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Food/Arts/Entertainment/Shopping/Property JANUARY 2020 / ISSUE 275 / £3


Witness the fitness: how to have a healthier new year








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24 I

t’s a new dawn, it’s a new decade, and yes, it’s probably high time that I updated my editor’s photo with one taken in 2020 instead of 2010. But it’s our first day back at work after Christmas, I’ve been typing Bristol as Birstol all morning, so maybe I’ll leave the reverse Dorian Gray sitch until next month. So, how’s the new year been treating you? Whether you’ve gone vegan and/or alcohol-free, or are shoring up your diminishing energy resources by mainlining mounds of comfort food swigged down with the dregs of the Baileys, I hope it’s going as well as can be expected. And don’t forget: if you reneged on your new year resolutions by lunchtime on 1 January, you can always make them all over again; just invoke the Mulligan Rule, which allows you to draw a new hand if the first one’s a dud. Only once, mind. Still need cheering up? In this issue we have real-life slapstick confessions from top comics; funny Bristol moments from accidental comedy heroes, and a chat with South Park scriptwriters Matt Stone and Trey Parker, whose Book of Mormon plays the Hippodrome this month. Preach. There’s plenty more in the issue too, but those are the funniest bits. Happy new year from us!

DERI ROBINS Hello Ladies of Bristol! Our funniest homeboy’s back in town for Slapstick

Follow us on Twitter @BristolLifeMag Instagram @BristolLifeMag I BRISTOL LIFE I 5


Issue 275/January 2020

COVER That’ll be Jamaica Street Stores…


17 ART PAGE Access all arias 18 WHAT’S ON The dog-end of the Christmas shows,

and some bright and brilliant stuff for the new year

24 COMEDY Real-life pratfalls from our comedy


30 THEATRE Mormons go to Africa. See, you’re

smiling already

34 BRISTOL HEROES It’s a funny old world


38 RESTAURANT Jamaica Street Stores: so pretty we

put it on the cover

41 CAFÉ SOCIETY It’s getting to the point when

Stan craves more than coffee and cake

42 RECIPES Ever wished you could recreate Root’s

beetroot and blackberry dish at home? You’re welcome


45 LIVE WELL, BUY BETTER We’ve found a new

indie shop, and we think you’ll love it

46 ED’S CHOICE Skin deep


48 FITNESS Body movin’ 56 TRAVEL Need a break? We hear you! You don’t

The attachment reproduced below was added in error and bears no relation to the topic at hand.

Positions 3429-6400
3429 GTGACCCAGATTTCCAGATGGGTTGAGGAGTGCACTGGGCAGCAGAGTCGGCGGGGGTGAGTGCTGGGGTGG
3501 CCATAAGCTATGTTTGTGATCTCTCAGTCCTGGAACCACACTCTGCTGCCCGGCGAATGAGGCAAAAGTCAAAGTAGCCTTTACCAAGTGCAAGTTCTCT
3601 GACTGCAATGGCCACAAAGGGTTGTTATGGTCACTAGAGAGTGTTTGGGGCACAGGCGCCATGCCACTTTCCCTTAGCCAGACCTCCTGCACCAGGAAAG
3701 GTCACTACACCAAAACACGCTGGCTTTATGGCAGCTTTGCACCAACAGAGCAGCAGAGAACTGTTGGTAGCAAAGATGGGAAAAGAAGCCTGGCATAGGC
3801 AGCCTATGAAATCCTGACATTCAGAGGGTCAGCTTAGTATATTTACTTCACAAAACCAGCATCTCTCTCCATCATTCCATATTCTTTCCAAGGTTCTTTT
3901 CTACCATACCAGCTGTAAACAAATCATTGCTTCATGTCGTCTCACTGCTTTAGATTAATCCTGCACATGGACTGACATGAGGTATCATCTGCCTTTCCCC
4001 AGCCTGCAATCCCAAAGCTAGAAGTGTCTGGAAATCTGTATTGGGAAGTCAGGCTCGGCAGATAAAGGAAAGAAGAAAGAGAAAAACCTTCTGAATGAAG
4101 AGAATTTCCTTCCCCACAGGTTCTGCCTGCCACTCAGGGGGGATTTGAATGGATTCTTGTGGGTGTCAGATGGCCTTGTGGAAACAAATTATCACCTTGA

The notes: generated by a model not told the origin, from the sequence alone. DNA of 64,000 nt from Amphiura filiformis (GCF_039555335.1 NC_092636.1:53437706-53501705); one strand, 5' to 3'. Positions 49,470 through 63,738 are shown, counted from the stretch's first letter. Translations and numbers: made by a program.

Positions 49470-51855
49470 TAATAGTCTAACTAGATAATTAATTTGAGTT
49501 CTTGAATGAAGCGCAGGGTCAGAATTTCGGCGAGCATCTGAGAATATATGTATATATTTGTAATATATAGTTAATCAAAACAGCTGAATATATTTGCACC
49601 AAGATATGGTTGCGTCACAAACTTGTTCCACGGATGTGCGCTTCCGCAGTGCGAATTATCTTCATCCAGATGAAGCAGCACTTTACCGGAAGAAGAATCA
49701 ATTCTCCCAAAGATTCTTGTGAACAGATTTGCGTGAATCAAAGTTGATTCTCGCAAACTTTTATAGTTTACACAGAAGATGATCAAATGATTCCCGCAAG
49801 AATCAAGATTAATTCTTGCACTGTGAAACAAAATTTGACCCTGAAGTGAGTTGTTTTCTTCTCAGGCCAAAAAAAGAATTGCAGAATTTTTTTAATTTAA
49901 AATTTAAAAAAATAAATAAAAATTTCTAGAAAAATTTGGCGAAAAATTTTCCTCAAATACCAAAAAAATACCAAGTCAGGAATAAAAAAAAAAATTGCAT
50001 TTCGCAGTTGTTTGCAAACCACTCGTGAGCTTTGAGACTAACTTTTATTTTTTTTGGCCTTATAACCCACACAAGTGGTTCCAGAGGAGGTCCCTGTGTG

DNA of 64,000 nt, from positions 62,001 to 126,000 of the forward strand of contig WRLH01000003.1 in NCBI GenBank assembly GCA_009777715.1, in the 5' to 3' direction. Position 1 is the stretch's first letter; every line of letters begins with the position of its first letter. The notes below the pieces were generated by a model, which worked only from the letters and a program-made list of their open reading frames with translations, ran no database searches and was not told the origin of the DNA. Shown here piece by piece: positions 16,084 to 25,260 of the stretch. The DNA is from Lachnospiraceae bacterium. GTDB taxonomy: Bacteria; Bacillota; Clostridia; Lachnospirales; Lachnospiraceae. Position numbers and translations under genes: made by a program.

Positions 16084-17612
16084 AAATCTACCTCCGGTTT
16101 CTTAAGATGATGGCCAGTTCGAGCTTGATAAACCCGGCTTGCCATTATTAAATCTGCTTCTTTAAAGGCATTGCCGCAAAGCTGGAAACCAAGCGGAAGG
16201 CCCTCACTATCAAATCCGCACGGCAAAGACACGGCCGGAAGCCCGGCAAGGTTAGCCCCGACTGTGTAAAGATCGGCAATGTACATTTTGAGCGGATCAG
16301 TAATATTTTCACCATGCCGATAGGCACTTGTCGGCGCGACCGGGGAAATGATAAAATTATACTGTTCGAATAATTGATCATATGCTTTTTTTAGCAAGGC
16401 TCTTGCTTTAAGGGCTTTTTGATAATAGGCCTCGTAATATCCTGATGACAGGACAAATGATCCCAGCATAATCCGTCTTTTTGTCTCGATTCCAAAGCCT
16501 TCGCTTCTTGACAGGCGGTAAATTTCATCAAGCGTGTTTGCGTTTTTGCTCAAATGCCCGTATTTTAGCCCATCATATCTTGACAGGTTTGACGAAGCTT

need to splurge out on foreign travel, though; save air miles and the budget by maximising the best of the West


73 BRISTOLWORKS Back to business


82 RENOVATION Fall in love with your home all


over again



Editor Deri Robins Senior art editor Andrew Richmond Graphic design Megan Allison Cover design Trevor Gilham Contributors Mal Rogers, Meg Coast, Christian Annesley, Colin Moody, Stan Cullimore, Kam Kelly Advertising manager Neil Snow New business manager Craig Wallberg Advertising & sales executive Hayley Allwood Production/distribution manager Sarah Kingston sarah. Deputy production manager/production designer Kirstie Howe Chief executive Jane Ingham jane.ingham@ Chief executive Greg Ingham Bristol Life MediaClash, Circus Mews House, Circus Mews, Bath BA1 2PW 01225 475800 @The MediaClash © All rights reserved. May not be reproduced without written permission of MediaClash. We’re a Bath-based publisher, creative agency and event organiser Magazines Our portfolio of regional magazines celebrates the best of local living: Bath, Bristol, Cardiff and Exeter. We also publish foodie mag Crumbs (, @CrumbsMag. Agency From the design and build of websites to digital marketing and creating company magazines, we can help. Events We create, market, promote and operate a wide variety of events both for MediaClash and our clients Contact: I BRISTOL LIFE I 7


Pass the crystal ball: it’s January, and we need something to look forward to. With a little help from Bristol’s top venues, we’re here to coax you out from beneath the Christmas pillow fort and look the new decade in the face. Here’s what we know so far…

We’d probably settle for this view of Brandon Flowers at Ashton Gate



2020 has been dubbed The Year Of Artists at Bristol Old Vic, which in recent years has taken to theme its annual programmes. The philosophy is inclusive, with the aim of celebrating the spark of creativity in everyone – from the award-winning Young Company’s Antigone in January to up-and-coming Bristol theatre-maker Ross Willis and his world première Wonder Boy. The standout ‘can’t miss’ production of the season, however, is Semmelweis, conceived and acted by theatrical giant Mark Rylance, and nobody is pretending otherwise.

TOBACCO FACTORY THEATRES Semmelweis, Semmelweis...